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Politics of the United States Virgin Islands

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Politics of the United States Virgin Islands

Politics of the United States Virgin Islands takes place in a framework of a presidential representative democratic dependency, whereby the Governor is the head of the local government, and of a multi-party system. The United States Virgin Islands are an unincorporated and organized territory of the United States, administered by the Office of Insular Affairs of the United States Department of the Interior. Executive power is exercised by the local government of the Virgin Islands. The judiciary is independent of the executive and the legislature.


Virgin Islands residents are U.S. citizens but cannot cast electoral votes for the president of the U.S. but they can participate in the presidential nominating processes (caucuses). Citizens cannot elect voting members of Congress. However, in the U.S. House of Representatives, they are represented by a delegate, who can vote in congressional committees but not in the House itself. Such delegates can speak on the U.S. House floor, introduce bills and offer amendments but cannot vote during business as the Committee as the Whole or on final passage of legislation. The USVI has been allowed to have non-voting representation since 1972. The current Delegate to the United States House of Representatives from the U.S. Virgin Islands is Stacey Plaskett.

Virgin Islands residents can vote fully in all elections if they become a resident of one of the 50 U.S. states. If residents of one of the 50 states become residents of the Virgin Islands, they can no longer vote for President or for voting members of Congress.

A federal lawsuit since 2011 in the District Court of the Virgin Islands and now before the Washington, D.C., Circuit Court is currently pending to provide Virgin Islanders with the fundamental right to be represented in Congress and vote for U.S. President. The federal case is Civil No. 3:11-cv-110, Charles v. U.S. Federal Elections Commission. A similar case was filed in the Superior Court of the Virgin Islands against the local Board of Elections. The cases allege it was racial discrimination present in an all-white and segregated Congress of 1917 that was the impetus to deny the right to vote to a majority non-white constituency. The local case is also pending a decision.


The Revised Organic Act of the Virgin Islands of 1954 is the current Organic Act defining the government of the United States Virgin Islands, which were acquired by the United States through the Treaty of the Danish West Indies of 1916. It replaced the Organic Act of the Virgin Islands of 1936 and earlier temporary provisions.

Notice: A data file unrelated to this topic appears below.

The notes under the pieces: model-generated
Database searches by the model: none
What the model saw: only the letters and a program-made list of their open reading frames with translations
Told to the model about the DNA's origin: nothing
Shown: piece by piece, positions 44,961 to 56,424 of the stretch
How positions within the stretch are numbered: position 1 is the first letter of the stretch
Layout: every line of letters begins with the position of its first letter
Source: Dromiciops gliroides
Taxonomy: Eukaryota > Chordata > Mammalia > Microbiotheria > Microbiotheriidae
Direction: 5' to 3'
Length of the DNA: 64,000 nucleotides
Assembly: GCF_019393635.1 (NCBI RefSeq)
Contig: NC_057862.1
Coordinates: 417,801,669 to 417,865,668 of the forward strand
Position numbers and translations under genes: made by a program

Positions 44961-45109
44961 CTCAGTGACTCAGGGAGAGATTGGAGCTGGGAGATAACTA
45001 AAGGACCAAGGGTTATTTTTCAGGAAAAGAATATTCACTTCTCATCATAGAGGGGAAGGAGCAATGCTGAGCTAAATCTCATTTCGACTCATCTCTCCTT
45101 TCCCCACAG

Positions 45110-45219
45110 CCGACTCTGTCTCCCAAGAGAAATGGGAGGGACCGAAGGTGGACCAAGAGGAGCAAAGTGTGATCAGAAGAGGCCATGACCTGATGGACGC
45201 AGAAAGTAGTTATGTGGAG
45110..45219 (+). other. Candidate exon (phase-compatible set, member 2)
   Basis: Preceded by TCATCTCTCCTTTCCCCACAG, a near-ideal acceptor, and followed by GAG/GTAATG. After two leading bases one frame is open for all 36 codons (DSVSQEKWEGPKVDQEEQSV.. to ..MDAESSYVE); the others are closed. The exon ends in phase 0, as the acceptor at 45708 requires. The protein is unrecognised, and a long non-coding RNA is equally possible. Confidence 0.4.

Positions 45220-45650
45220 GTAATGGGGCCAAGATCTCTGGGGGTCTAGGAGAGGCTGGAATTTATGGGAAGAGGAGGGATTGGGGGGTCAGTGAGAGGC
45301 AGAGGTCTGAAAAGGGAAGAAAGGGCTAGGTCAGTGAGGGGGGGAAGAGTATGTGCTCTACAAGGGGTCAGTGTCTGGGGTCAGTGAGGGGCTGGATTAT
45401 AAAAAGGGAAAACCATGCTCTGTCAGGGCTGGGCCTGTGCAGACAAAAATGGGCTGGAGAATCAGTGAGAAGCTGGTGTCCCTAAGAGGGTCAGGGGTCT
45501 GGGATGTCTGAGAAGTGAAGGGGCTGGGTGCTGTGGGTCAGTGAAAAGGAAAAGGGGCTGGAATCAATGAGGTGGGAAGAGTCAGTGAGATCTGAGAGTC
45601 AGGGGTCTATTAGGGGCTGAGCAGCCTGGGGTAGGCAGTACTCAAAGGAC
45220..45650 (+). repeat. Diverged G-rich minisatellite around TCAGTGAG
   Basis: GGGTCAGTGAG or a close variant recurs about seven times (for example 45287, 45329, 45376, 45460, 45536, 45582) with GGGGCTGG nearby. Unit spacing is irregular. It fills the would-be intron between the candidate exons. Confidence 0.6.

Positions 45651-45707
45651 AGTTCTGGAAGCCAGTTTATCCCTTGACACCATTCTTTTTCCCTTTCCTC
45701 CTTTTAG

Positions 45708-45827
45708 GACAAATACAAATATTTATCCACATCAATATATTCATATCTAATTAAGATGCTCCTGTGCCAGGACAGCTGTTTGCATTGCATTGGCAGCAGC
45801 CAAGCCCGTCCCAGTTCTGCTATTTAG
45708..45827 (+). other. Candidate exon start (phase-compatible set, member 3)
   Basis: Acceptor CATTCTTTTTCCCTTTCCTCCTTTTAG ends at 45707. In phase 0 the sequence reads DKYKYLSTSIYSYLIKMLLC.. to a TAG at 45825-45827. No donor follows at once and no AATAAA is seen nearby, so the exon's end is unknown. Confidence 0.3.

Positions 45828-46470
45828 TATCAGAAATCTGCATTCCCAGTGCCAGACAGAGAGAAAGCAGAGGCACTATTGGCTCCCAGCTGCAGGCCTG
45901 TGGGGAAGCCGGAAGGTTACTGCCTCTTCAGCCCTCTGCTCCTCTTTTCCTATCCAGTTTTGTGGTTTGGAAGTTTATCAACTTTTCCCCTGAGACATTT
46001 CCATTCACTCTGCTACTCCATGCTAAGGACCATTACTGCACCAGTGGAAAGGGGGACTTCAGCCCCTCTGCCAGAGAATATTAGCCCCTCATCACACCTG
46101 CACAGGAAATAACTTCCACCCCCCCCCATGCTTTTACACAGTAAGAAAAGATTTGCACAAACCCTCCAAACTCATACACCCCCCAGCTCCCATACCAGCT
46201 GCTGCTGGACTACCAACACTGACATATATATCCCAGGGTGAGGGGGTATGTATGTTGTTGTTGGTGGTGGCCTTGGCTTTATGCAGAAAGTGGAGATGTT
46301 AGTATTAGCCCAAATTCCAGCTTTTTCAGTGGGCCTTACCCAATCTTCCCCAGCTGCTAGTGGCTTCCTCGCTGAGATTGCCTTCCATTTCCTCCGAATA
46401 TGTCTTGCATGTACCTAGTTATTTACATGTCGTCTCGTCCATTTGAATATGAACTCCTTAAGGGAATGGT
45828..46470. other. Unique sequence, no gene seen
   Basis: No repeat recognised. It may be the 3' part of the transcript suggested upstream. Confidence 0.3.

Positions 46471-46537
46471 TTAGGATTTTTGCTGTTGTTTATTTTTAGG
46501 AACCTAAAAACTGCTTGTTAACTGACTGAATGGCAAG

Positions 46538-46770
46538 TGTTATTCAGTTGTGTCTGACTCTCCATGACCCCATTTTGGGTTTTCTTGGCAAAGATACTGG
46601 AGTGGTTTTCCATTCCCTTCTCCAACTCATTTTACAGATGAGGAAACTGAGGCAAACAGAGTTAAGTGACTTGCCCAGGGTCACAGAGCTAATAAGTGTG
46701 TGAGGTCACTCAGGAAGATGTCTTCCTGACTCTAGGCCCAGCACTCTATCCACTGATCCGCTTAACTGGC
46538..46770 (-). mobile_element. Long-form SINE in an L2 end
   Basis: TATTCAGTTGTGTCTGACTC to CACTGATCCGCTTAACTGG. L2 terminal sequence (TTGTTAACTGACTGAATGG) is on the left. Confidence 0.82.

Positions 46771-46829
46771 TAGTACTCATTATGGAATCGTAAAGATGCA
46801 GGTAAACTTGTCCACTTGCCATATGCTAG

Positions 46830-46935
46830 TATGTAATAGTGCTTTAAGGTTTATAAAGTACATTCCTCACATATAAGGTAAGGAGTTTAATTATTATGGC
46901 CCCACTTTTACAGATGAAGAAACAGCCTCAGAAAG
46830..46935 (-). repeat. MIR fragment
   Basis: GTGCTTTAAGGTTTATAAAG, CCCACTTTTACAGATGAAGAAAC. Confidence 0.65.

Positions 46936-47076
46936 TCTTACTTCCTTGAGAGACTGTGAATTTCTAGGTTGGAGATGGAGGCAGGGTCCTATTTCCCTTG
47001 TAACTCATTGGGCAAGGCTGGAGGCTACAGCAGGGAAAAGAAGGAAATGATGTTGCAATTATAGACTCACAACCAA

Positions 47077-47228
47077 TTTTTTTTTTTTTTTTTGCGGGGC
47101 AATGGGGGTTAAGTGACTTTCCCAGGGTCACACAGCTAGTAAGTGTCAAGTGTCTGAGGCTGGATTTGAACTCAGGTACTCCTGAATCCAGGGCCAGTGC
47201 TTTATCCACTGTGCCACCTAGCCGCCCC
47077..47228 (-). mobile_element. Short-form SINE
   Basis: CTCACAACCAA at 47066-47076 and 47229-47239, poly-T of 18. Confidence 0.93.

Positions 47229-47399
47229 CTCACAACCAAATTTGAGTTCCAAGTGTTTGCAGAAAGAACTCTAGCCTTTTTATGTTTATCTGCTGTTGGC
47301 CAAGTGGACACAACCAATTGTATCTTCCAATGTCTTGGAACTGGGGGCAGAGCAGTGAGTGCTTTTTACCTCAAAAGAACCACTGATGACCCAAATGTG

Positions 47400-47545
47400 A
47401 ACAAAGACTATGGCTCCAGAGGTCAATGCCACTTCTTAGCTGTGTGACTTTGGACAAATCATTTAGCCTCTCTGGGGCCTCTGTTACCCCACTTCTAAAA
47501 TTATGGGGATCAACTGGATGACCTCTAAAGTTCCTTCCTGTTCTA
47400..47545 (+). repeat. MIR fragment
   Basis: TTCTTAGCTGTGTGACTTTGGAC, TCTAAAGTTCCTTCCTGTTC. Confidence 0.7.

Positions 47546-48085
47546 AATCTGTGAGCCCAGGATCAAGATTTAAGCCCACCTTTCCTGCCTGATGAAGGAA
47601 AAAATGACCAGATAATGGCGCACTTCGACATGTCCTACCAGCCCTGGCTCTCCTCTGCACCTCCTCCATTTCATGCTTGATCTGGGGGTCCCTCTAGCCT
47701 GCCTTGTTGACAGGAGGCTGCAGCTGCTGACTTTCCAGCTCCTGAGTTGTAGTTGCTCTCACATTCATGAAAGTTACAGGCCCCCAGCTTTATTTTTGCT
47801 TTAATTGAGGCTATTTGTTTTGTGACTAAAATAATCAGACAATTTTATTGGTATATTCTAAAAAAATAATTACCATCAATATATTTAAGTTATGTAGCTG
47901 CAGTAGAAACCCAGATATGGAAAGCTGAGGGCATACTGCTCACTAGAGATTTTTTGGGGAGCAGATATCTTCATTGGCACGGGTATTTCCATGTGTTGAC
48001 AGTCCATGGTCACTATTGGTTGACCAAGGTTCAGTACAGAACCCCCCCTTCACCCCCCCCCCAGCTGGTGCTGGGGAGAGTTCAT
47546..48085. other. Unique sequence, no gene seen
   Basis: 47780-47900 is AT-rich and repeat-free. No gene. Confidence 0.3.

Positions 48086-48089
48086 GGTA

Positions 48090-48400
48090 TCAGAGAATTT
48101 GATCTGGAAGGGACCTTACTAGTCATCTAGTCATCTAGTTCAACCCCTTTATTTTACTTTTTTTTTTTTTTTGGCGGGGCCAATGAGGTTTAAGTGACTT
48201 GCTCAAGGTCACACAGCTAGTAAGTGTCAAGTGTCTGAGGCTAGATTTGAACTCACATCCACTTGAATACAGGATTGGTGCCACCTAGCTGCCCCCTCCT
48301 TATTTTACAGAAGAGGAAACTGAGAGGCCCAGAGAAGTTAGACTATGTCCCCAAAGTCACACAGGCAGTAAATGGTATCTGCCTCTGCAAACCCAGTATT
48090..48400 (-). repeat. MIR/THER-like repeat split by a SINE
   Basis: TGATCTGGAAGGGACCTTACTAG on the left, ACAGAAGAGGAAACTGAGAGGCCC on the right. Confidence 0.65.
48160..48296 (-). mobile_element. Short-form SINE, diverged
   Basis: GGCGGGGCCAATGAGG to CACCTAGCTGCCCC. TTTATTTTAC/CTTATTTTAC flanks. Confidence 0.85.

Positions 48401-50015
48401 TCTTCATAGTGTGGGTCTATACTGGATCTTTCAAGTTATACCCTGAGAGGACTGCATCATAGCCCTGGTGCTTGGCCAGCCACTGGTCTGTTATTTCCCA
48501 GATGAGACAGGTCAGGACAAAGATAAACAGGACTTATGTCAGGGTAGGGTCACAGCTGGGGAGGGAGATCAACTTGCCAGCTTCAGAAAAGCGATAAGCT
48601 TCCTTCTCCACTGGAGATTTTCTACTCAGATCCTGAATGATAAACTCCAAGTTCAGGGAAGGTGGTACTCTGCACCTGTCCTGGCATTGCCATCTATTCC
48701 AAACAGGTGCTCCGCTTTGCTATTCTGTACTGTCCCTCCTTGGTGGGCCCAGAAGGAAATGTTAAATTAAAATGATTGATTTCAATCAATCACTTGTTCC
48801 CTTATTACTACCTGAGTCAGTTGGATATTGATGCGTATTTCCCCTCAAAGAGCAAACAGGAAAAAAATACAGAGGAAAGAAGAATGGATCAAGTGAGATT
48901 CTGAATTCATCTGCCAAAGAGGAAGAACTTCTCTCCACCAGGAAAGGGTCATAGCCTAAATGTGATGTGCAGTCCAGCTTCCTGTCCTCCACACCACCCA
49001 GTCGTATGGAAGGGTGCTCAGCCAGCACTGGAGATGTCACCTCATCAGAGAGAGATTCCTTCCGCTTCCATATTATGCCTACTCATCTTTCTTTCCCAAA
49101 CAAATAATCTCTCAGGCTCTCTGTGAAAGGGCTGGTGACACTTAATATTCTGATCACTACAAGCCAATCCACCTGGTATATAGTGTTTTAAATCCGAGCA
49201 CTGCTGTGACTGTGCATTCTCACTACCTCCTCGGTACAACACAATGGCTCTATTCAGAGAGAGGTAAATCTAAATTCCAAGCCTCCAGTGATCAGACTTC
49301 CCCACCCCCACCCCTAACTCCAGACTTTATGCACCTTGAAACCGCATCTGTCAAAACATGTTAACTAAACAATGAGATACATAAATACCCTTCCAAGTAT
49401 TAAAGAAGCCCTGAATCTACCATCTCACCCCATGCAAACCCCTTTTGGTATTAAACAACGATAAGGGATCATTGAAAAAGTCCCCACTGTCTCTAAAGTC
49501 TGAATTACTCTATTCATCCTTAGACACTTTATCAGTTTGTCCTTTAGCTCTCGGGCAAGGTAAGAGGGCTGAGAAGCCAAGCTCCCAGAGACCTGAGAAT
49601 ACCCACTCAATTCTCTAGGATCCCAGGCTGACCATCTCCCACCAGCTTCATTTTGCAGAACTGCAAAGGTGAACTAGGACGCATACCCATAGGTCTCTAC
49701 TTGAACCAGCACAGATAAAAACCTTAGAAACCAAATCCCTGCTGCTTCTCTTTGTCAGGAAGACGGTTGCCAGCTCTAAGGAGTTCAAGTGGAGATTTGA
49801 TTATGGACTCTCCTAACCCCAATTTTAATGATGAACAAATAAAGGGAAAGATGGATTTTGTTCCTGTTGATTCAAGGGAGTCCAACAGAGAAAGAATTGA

It was subsequently amended in 1958 to prohibit political or religious tests, but required a loyalty oath as qualification to any office or public trust. The Virgin Islands Elective Governor Act made the Governor an elected office, and further amendments in 1984 removed the right to indictment for certain crimes and the jurisdiction of the admiralty courts.

There have been several attempts at a constitution. The most recent attempt was the Fifth Constitutional Convention of the U.S. Virgin Islands which passed a proposed constitution in May 2009 but was rejected by Congress in June 2010.

Executive branch

The governor and the lieutenant governor are elected on the same ticket by popular vote for four-year terms.

Legislative branch

The Virgin Islands's territorial legislature is the 15-member Legislature of the Virgin Islands. The body is unicameral and comprises seven Senators from the district of Saint Croix, seven Senators from the district of Saint Thomas and Saint John, and one Senator at-large (who must be a resident of Saint John). They are elected for a two-year term to the territorial legislature. There is no limit as to the number of terms they can serve.

Judicial branch

The U.S. Virgin Islands has a District Court, a Supreme Court and a Superior Court.

Judges on the District Court are appointed by the President for ten year terms, subject to Senate confirmation. They may serve more than one term. This is a federal court, established in 1936, with jurisdiction over the US Virgin Islands, with diversity jurisdiction and bankruptcy jurisdiction. Appeals of this court's decisions are heard by the United States Court of Appeals for the Third Circuit. One courthouse is located in Charlotte Amalie, St. Thomas, and one is in Christiansted, St. Croix.

Judges of the USVI Supreme Court and Superior Court are appointed by the governor and confirmed by the legislative body.

Administrative divisions

There are no first-order administrative divisions as defined by the U.S. Government, but there are three islands at the second order; Saint Croix, Saint John, and Saint Thomas.


Politics of the United States Virgin Islands Wikipedia

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